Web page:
The weather here in Northeast Oklahoma has been absolutely perfect for the past few days, sunny, 75°F, with cooler nights and mornings. The skies have been the deepest of blues, and not a cloud in sight. A few trees have already lost most of their leaves, but the vast majority are only just beginning to change color. How is autumn panning out where you live?
It’s been a busy couple of weeks around here. I got my latest assignment done and into Oklahoma Living Magazine, ahead of deadline, but a couple of hundred words longer than it should have been. I hope the editor doesn’t cut it, she usually doesn’t, but you never know.
The article was about a local arts center, and I so enjoyed my visit there that I had a bit of a struggle when it came to writing the story. You see, I’m not allowed to include my own views and opinions in these articles, everything has to be written in third person. Anyway, I wrangled it eventually, and I really hope I have done the place justice. I’ll tell you more about it after the piece is published at the beginning of November.
I no sooner got that piece sent in, when I received an e-mail from the editor asking me to submit story ideas for next year’s editorial calendar. Truth be told, I didn’t have a single idea in my head, and only five days to come up with something! Anyway, after a lot of brainstorming, a lot of research, and a couple of sleepless nights, I did manage to put a list together, and got it in by the deadline. (Phew, wipes sweat from fevered brow). Now it’s fingers crossed that she throws a few crumbs my way for next year.
And as for "the bloody thing," (my book), if things go much slower they’re going to stop. I keep changing my mind about what I want to include, and then have to do a load more research, oh, hum.
And this week, I’m off to do another interview for my next Oklahoma Living story.
On a lighter note
I saw a funny joke this week on Jo’s blog at: http://lifeinwindermere.blogspot.com/
GORDON BROWN (British Prime Minister) was visiting a primary school and he visited one of the classes. They were in the middle of a discussion related to words and their meanings. The teacher asked Mr. BROWN if he would like to lead the discussion on the word 'tragedy'. So the illustrious leader asked the class for an example of a 'tragedy'.
A little boy stood up and offered: "If my best friend, who lives on a farm, is playing in the field & a tractor runs over him and kills him that would be a tragedy."
"No," said GORDON – "that would be an accident."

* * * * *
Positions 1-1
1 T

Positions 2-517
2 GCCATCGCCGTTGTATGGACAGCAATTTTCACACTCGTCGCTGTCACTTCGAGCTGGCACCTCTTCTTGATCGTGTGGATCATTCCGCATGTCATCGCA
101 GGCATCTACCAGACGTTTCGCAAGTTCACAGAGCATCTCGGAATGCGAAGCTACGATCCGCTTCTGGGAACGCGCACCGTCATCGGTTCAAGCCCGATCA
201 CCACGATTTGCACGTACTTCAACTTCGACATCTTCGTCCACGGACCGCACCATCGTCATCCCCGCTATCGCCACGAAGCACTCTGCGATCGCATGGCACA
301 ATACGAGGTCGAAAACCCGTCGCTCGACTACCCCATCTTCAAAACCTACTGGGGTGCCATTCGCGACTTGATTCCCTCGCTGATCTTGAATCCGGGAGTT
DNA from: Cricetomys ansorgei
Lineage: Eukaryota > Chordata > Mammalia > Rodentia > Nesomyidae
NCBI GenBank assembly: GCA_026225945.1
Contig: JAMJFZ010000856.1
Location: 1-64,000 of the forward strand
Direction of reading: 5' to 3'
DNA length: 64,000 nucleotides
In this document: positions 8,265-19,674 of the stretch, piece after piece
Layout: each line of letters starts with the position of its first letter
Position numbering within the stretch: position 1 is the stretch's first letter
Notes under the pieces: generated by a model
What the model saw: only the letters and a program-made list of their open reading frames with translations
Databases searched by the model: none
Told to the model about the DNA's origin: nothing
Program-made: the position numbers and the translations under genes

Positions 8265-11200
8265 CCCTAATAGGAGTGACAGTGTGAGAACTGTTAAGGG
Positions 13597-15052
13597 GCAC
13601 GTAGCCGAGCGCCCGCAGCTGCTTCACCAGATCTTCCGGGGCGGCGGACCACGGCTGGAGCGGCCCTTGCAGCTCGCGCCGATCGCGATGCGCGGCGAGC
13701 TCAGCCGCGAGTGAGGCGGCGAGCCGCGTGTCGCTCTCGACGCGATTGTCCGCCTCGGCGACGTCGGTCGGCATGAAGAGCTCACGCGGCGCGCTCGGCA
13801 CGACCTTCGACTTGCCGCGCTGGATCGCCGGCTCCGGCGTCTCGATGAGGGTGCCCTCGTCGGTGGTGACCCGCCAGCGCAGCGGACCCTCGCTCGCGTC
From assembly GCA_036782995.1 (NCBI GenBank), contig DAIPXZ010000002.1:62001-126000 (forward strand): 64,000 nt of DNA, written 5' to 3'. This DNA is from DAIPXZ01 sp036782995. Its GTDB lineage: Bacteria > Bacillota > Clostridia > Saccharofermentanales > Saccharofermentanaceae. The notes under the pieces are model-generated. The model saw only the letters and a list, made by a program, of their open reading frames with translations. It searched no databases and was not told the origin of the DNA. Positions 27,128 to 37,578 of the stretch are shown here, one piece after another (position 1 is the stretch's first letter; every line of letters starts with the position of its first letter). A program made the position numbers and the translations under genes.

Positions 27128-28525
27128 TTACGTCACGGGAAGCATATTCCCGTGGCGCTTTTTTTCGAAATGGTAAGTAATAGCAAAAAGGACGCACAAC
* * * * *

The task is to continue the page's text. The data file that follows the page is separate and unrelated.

A little girl raised her hand: "If a school bus carrying fifty children drove over a cliff, killing everyone inside, that would be a tragedy"
"I'm afraid not," explained GORDON – "that's what we would call a great loss."
The room went silent. No other children volunteered.
GORDON searched the room. "Isn't there someone here who can give me an example of a tragedy?"
Finally, at the back of the room, little Johnny raised his hand... In a quiet voice he said, "If A plane carrying you and MR. DARLING (British Chancellor of the Exchequer) was struck by a 'friendly fire' missile & blown to smithereens, that would be a tragedy."
"Fantastic!" exclaimed GORDON. "That's right. And can you tell me why that would be tragedy?"
"Well," says little Johnny, "it has to be a tragedy, because it certainly wouldn't be a great loss, and it probably wouldn't be a f**king accident either!"
Toodle pip, ‘til next time.
Thursday, October 16, 2008
No, this isn't a post about last winter’s ice storms, but about a Canadian initiative called ICE which is an acronym "In Case of Emergency." I came across this post on Gill’s site at http://thatbritishwoman.blogspot.com/ and thought it made a lot of sense, but then the simple ideas usually do. Perhaps this is something we should be doing in the US?
"ICE - 'In Case of Emergency.' We all carry our cell phones with names & numbers stored in its memory but nobody, other than ourselves, knows which of these numbers belong to our closest family or friends. If we were to be involved in an accident or were taken ill, the people attending us would have our mobile phone but wouldn't know who to call. Yes, there are hundreds of numbers stored but which one is the contact person in case of an emergency? Hence the 'ICE' (In Case of Emergency) Campaign.
The concept of 'ICE' is catching on quickly. It is a method of contact during emergency situations. As cell (mobile) phones are carried by the majority of the population, all you need to do is store the number of a contact person or persons who should be contacted during emergency under the name 'ICE' (In Case Of Emergency).